Tools

Structure of the Department of Medicine

The Department of Medicine has experienced tremendous growth over the past several decades, under the leadership of Dr. Samuel Proger, Dr. William Schwartz, Dr. Sheldon Wolff and Dr. Jeffrey Gelfand. In 1998, Dr. Deeb Salem, a nationally recognized cardiologist was named Physician in Chief of Tufts Medical Center and Tufts University School of Medicine.

Professional Staff

140 full time faculty 
72 house officers 
28 clinical fellows
142 research fellows

Divisions

Allergy
Cardiology 
Clinical Decision Making
Clinical Care Research
Endocrinology 
Gastroenterology 
General Medicine 
Geographic Medicine and Infectious Diseases 
Hematology/Oncology 
Nephrology 
Nutrition
Pulmonary, Critical Care and Sleep Medicine 
Rheumatology

Research

The researchers in Tufts Medical Center’s Department of Medicine Divisions and Institutes are pioneers in groundbreaking bench research, clinical trials and developments in health policy. Research is funded by the National Institutes of Health, AHRQ, private foundations, industry, and private individuals. 

Our three-part mission of providing superb patient care, advancing knowledge, and training the next generation of investigators drives forward with one goal in mind: quickly translating innovative research into pioneering care.  Tufts Medical Center and Floating Hospital rank among the top 15 percent of the nation’s independent hospitals to receive federal research funds.

We are home to ground-breaking investigator-initiated Phase I trials for the sickest cancer patients where Tufts Medical Center is the only hospital in Boston offering such cutting-edge therapy.  We also engage in multi-site industry-sponsored trials from testing new drug therapies for knee osteoarthritis to evaluating the latest ventricular assist device for patients awaiting heart transplant.  Many major pharmaceutical companies conduct research at Tufts Medical Center as we offer a diverse patient population served by physicians determined to provide the best care possible. 

Basic research programs in the Department of Medicine apply state-of-the-art molecular methods to understanding mechanisms important in human biology and disease. The ultimate goal of our researchers’ work is to translate basic findings into new clinical strategies for diagnosis and therapy.   

We conduct ground-breaking research in bacterial, HIV, and other viral and parasitic diseases.  Our renal program is nationally recognized for their contributions in the fight against chronic kidney disease.  Our cardiac researchers investigate ischemic cardiovascular diseases as well as hypertension and congestive heart failure. 

The Tufts Clinical and Translational Science Institute (CTSI), a collaboration of 43 organizations, founded by Tufts Medical Center and Tufts University, was established with a $20M grant from the National Institutes of Health. The NIH goal is to create a national consortium intended to transform how clinical and translational research is conducted throughout the country. Tufts CTSI reflects a unique emphasis on community in biomedical research and includes multiple hospitals, health plans, industry leaders, community organizations and universities with the ultimate goal of translating research into better health.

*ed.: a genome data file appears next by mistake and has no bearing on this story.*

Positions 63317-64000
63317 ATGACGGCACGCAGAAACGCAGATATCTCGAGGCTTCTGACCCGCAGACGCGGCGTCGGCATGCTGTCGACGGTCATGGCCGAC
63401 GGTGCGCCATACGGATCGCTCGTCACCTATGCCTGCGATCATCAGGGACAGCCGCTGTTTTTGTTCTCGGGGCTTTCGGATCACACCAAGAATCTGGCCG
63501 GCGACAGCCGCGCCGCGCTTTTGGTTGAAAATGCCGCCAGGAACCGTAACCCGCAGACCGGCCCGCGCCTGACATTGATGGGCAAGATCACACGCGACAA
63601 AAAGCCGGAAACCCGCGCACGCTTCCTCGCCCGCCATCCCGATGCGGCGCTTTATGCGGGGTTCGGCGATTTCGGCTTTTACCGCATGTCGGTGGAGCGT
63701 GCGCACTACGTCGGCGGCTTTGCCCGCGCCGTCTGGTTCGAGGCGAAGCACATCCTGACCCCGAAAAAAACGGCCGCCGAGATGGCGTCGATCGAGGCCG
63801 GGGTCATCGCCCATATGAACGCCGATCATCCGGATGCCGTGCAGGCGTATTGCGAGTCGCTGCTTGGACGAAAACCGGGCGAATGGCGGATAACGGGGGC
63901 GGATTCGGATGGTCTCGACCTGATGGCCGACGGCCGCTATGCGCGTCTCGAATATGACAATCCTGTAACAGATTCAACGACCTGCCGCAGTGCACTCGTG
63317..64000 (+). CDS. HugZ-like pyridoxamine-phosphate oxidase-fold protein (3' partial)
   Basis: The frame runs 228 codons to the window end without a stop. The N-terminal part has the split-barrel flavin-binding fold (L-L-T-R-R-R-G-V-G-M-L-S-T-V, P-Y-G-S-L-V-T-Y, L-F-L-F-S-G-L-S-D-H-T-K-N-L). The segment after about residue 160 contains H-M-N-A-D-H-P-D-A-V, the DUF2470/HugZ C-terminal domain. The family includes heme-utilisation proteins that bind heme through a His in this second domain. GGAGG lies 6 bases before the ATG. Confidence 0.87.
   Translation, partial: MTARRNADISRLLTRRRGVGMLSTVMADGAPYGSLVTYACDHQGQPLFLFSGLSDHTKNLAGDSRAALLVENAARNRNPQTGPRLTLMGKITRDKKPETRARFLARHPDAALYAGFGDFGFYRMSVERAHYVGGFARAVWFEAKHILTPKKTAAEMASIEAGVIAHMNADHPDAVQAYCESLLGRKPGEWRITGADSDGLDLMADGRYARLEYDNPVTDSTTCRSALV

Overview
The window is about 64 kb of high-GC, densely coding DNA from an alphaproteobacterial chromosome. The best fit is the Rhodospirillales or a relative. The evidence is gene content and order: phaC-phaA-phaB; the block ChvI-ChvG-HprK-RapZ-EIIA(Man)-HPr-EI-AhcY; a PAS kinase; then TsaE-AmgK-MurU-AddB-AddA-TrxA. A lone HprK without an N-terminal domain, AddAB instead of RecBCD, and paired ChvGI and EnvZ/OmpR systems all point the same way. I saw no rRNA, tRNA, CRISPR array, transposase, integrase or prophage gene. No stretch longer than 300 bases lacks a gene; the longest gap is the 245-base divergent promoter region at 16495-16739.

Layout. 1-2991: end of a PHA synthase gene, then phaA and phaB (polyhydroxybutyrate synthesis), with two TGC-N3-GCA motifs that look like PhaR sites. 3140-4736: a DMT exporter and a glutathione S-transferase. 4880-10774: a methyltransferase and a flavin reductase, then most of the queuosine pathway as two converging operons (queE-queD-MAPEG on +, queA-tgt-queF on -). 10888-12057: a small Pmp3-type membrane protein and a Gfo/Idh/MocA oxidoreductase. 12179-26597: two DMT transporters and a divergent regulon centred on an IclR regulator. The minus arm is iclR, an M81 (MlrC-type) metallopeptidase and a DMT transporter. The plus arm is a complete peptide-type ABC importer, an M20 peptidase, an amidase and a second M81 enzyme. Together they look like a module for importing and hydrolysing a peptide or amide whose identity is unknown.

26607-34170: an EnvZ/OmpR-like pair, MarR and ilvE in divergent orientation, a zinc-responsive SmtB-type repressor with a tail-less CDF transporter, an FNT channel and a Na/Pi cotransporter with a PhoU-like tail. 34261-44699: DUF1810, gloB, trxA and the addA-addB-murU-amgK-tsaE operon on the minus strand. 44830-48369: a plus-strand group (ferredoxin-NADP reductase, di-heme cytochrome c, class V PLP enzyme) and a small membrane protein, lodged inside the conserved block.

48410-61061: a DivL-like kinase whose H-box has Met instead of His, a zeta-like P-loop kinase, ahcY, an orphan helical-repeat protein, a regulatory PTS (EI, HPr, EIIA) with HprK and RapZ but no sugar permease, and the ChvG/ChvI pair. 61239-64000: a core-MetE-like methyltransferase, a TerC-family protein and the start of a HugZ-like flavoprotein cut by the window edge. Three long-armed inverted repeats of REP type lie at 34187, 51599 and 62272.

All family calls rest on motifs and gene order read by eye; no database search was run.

Inpatient Medical Service

The inpatient medical service consists of approximately 120 beds divided into several subspecialty services:

  • Cardiology (including electrophysiology and heart failure)
  • Gastroenterology
  • General Internal Medicine
  • Geriatrics
  • Hematology/Oncology
  • Infectious Diseases
  • Leukemia/Bone Marrow
  • Nephrology
  • Pulmonary

The inpatient services also include a medical intensive care unit team. The usual ward team consists of one resident, one intern, one senior medical student, one junior medical student, and a full time attending physician. The subspecialty system and our small team size are unique. Generally, patients are assigned to the subspecialty service appropriate for their illness. More than half of the patients on most services are admitted on that basis. As a result, house officers are taught about various disease entities by staff physicians who are experts in their specialty. We feel that this greatly enhances both patient care and house staff education. 

Another unique feature of our program is the full time attending physician who is also the physician of record on all hospitalized patients. This means that the house staff only have to interact with one attending for the management decisions on their patients.

The patient population is extraordinary in its cultural and clinical diversity. Our growing Primary Care offices in Boston, Quincy and Framingham contribute a large base of primary care for the hospital. Our long standing tradition of excellent subspecialty care has resulted in strong referral bases that continue to supply us with an outstanding spectrum of tertiary and quarternary care medicine. 

Ambulatory Services

The ambulatory services of the Department of Medicine include a variety of subspecialty and general internal medicine clinics (Primary Care, the Pratt Diagnostic Clinic and a walk-in clinic). In these settings full time faculty provide supervision of house staff. The Department of Medicine and the hospital have a strong commitment to expand the ambulatory services at our institution.  

Emergency Department

The Emergency Department is staffed by house officers from medicine, psychiatry, pediatrics and surgery. Approximately 40 adult medical patients are seen each day; patients seen initially in the Emergency Department account for approximately one third of all admissions to the medical service. We have an excellent group of full time emergency medicine physicians which greatly enhances the teaching program in the emergency department setting. Our attending staff provides 24 hours, 7 days a week coverage.